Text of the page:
What is Trap-Neuter-Release (TNR)?
Trap-Neuter-Release (TNR) programmes are the only proven, humane way of controlling wild (sometimes called feral, community or free-roaming) cat populations.
Trap Wild cats are humanely trapped in special traps.
Neuter Then the cats are then taken to a veterinary clinic to be healthchecked (and given medical treatment, if required), neutered/ spayed, and eartipped.
An eartip is where the tip of the cat’s left ear is removed under anaesthetic while he is being neutered/ she is being spayed. The operation does not cause any distress to the cat and does not impede his/ her natural activities in any way. An eartip is a universal sign that a cat has been neutered/ spayed.
Release Once the cat has fully recovered (often later the same day), s/he is released back to his/ her home to live out his/ her natural life.
TNR programmes improve the often fraught relationship between wild cats and humans in our shared environment, especially in our crowded cities.
Breaks the breeding cycle It is estimated that a queen (an unspayed female) can produce 420,000 kittens (her kittens have kittens, who have kittens, who have kittens, and on and on) in only 7 years, which is the average feral breeding lifespan. Many of these kittens will die of starvation, disease, and/ or human cruelty.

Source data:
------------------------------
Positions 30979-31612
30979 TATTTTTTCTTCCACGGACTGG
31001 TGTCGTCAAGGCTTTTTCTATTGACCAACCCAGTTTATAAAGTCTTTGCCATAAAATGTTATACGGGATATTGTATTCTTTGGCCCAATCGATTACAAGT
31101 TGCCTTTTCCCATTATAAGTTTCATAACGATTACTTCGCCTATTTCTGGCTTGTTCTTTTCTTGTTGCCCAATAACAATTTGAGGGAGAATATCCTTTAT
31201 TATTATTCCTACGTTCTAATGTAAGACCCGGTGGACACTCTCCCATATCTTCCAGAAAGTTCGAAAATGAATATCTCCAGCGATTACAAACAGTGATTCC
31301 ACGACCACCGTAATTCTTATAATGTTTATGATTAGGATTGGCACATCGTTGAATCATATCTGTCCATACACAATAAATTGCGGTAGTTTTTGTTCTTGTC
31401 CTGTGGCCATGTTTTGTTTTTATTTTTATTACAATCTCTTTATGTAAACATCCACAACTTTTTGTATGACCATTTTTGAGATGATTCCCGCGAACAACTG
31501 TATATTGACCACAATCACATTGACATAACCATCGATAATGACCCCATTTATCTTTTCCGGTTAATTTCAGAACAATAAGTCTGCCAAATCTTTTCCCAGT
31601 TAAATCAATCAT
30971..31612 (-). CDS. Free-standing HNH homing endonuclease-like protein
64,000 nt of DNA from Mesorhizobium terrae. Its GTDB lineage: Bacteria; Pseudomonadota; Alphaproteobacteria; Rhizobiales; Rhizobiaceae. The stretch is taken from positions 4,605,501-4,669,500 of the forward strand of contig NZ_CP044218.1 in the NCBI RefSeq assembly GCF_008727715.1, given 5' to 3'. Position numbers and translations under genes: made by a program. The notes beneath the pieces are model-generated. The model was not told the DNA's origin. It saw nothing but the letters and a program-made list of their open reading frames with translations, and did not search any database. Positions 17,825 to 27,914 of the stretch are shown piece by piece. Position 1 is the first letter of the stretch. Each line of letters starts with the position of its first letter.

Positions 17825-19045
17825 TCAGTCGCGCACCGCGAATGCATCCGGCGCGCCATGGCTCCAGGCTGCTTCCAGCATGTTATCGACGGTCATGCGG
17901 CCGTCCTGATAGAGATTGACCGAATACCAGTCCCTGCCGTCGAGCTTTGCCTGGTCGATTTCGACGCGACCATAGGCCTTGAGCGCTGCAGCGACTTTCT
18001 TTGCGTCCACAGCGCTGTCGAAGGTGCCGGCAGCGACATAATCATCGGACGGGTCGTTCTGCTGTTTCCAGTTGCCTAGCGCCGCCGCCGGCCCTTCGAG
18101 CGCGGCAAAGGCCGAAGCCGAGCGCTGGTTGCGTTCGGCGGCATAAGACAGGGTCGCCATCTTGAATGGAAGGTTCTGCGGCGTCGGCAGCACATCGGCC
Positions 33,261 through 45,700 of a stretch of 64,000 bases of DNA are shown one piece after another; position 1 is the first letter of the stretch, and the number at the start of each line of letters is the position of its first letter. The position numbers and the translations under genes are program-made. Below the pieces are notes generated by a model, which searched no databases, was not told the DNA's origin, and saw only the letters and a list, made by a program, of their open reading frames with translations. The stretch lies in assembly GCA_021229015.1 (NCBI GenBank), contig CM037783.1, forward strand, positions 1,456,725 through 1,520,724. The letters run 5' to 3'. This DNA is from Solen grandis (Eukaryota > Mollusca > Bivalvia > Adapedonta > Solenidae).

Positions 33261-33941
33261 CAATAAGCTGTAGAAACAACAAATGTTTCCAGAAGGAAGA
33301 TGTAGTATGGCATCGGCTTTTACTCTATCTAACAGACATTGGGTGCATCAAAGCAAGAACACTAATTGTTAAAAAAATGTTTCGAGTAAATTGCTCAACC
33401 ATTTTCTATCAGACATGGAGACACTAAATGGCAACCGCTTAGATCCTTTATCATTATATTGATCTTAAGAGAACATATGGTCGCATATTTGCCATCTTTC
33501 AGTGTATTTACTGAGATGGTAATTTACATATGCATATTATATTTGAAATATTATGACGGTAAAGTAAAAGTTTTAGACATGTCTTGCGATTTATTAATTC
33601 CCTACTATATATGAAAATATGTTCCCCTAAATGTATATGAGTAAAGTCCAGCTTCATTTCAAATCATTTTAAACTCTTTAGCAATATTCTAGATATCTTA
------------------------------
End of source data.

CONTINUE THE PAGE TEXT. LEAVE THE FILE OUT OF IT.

Improves the quality of life of the wild cats Neutering/ spaying prevents testicular tumours, uterine cancer and uterine infections. The risk of spayed females developing breast cancer is seven times lower than the risk for unspayed females. Neutered males are much less likely to get into fights and are therefore less likely to suffer from injuries. They also tend not to roam as they do not need to search for females to mate with and so are less likely to be involved in accidents. Spayed females suffer far less anxiety than their unspayed sisters.
Reduces human complaints about wild cats Neutered males do not spray, their urine doesn’t smell, and they don’t fight other neutered males so they will not disturb a neighbourhood at night. Spayed females will not howl incessantly for mates during mating season.
How to TNR?
Please contact us if you are interested in starting a TNR programme in your neighbourhood.
Useful link: www.alleycat.org